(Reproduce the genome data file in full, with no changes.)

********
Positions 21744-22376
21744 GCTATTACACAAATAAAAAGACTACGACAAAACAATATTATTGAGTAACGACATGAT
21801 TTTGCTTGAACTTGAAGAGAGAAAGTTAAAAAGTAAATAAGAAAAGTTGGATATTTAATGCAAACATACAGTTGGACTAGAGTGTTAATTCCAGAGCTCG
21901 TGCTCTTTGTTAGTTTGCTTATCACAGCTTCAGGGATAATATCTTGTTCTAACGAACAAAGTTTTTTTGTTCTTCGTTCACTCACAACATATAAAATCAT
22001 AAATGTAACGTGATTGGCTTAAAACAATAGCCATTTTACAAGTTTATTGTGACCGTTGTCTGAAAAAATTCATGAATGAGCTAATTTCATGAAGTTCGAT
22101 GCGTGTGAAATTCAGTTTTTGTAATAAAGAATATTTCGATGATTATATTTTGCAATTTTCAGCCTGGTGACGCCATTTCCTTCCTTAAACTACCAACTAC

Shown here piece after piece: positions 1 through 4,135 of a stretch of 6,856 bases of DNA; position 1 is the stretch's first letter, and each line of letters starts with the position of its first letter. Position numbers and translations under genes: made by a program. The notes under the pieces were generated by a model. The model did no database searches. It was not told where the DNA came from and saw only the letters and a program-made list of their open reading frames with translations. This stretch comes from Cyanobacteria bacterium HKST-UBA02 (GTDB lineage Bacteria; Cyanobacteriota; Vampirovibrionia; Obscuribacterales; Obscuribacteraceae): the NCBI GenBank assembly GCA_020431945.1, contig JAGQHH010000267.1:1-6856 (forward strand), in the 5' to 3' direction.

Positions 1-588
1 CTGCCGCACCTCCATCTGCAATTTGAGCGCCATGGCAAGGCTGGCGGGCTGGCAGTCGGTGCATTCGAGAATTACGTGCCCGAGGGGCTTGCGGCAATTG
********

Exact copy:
Positions 21744-22376
21744 GCTATTACACAAATAAAAAGACTACGACAAAACAATATTATTGAGTAACGACATGAT
21801 TTTGCTTGAACTTGAAGAGAGAAAGTTAAAAAGTAAATAAGAAAAGTTGGATATTTAATGCAAACATACAGTTGGACTAGAGTGTTAATTCCAGAGCTCG
21901 TGCTCTTTGTTAGTTTGCTTATCACAGCTTCAGGGATAATATCTTGTTCTAACGAACAAAGTTTTTTTGTTCTTCGTTCACTCACAACATATAAAATCAT
22001 AAATGTAACGTGATTGGCTTAAAACAATAGCCATTTTACAAGTTTATTGTGACCGTTGTCTGAAAAAATTCATGAATGAGCTAATTTCATGAAGTTCGAT
22101 GCGTGTGAAATTCAGTTTTTGTAATAAAGAATATTTCGATGATTATATTTTGCAATTTTCAGCCTGGTGACGCCATTTCCTTCCTTAAACTACCAACTAC

Shown here piece after piece: positions 1 through 4,135 of a stretch of 6,856 bases of DNA; position 1 is the stretch's first letter, and each line of letters starts with the position of its first letter. Position numbers and translations under genes: made by a program. The notes under the pieces were generated by a model. The model did no database searches. It was not told where the DNA came from and saw only the letters and a program-made list of their open reading frames with translations. This stretch comes from Cyanobacteria bacterium HKST-UBA02 (GTDB lineage Bacteria; Cyanobacteriota; Vampirovibrionia; Obscuribacterales; Obscuribacteraceae): the NCBI GenBank assembly GCA_020431945.1, contig JAGQHH010000267.1:1-6856 (forward strand), in the 5' to 3' direction.

Positions 1-588
1 CTGCCGCACCTCCATCTGCAATTTGAGCGCCATGGCAAGGCTGGCGGGCTGGCAGTCGGTGCATTCGAGAATTACGTGCCCGAGGGGCTTGCGGCAATTG